FACTORING LARGE SEMIPRIMES


 Drusilla Nichols
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1 FACTORING LARGE SEMIPRIMES It is well known that it is difficult to factor a large semiprime number N into its two prime components. We look more into this problem here and show ways to factor such numbers making use of the Goldbach Conjecture. Our starting point is the formula = where p and q are the two prime numbers whose product equals N. To aid in our analysis we apply the Goldbach Conjecture that the sum of two primes will always be equal to an even number. That is + =2 This means that n is the average integer value of p and q. Next eliminating q from these two equations, yields the quadratic form 2 + =0 Solving this algebraic expression yields the solutions = = + provided that p<sqrt(n)<q. One can also rewrite things as the Diophantine Equation = with m=(qp)/2 and n and m both integers. Fermat first used these integers in his factoring approach to semiprimes. One can also think of n, m and N as parts of a Pythagorean triple represented by the following right triangle
2 Comparing this triangle with the solution rectangle N=pq=(nm)(n+m) yields the geometric figure The ratio of the grey area to the red area is 2sqrt(N)/sqrt(n 2 N). The solution we are looking for is shown by the blue dot on the following graph
3 One can now attempt to evaluate the expression for p for a specified N by treating the average value n as a running variable starting with the integer nearest to the sqrt(n). Thus, if we are given N=3763 where sqrt(n)= , we start our evaluation with n=62 followed by n=63 etc. In this case the answer will already follow from the first operation, namely, = =62 9=53 The value of q follows from 2np=N/p=71. For most Ns, especially when they become larger, the analysis will typically require a much larger group of ns before the radical sqrt(n 2 N) is found to have an integer value. In such cases one can use several approaches. One is to simply carry out an evaluation of the p expression for an n value near the sqrt(n) and just keep operating with ever larger ns stepped off in unit increments. Such a procedure can be nicely implemented on a computer. Take the case of N=5141 where sqrt(n)= The one line program we run for this case using MAPLE is for n from 72 to 80 do {n, evalf(nsqrt(n^2n))}od; At n=75 it spits out the integer answer [n,m]=[75,22]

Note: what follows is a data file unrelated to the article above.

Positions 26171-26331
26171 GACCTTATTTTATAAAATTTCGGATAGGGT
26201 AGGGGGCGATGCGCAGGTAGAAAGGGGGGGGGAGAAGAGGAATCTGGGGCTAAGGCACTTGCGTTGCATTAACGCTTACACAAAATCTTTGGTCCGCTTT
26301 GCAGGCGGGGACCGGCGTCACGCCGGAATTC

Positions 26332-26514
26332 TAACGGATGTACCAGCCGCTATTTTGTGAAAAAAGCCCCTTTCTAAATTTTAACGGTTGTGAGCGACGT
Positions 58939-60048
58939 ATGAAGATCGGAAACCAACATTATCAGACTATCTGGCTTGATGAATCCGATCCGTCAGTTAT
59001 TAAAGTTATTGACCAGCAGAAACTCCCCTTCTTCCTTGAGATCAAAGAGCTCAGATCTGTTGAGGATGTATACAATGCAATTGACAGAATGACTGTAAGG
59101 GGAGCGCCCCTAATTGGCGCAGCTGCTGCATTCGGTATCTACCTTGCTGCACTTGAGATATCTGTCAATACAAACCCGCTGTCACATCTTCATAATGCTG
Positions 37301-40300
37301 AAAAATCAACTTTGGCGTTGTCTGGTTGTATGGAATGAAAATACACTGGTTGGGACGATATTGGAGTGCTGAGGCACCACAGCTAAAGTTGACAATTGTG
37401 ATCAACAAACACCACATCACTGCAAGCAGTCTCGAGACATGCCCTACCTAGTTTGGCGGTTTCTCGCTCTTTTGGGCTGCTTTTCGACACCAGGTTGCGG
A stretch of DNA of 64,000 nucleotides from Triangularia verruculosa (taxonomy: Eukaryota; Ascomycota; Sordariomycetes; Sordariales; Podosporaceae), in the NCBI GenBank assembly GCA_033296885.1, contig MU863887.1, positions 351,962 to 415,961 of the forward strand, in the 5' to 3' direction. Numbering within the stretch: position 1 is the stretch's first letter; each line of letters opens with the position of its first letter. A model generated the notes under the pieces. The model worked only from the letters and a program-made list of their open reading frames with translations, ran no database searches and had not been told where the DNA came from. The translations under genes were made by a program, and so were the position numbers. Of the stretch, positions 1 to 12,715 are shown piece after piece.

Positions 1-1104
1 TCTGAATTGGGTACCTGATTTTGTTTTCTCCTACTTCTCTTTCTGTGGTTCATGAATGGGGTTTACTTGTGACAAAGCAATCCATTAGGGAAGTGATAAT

4 It thus took just four simple operations to determine the value p=nm=53 and q=n+m=97. This should be compared with the 16 divisions required by the brute force approach of dividing N in turn by the primes 3,5, 7, 11, through 16. A picture of the hyperbola for 5141=n 2 m 2 and the integer solution [75,22] follows It should be pointed out that in most cases simple evaluations as those shown above will no longer be possible, in particular for large Ns such as encountered in cryptography. Under those cases the value of n is likely to be far removed from sqrt(n). This means that if a stepping procedure is to be used then one needs to start with some larger values of n. How can such values be determined? One possible way is to note that ε=n/n 2 =4pq/(p+q) 2 is often a small parameter suggesting a series expansion of the above hyperbolic function n 2 m 2 =N in powers of ε. Carrying out such an expansion we find = ! +(1 3) 2 + (1 3 5) 3! 2 + 4! Thus, if ε is small, we have the approximation 1 2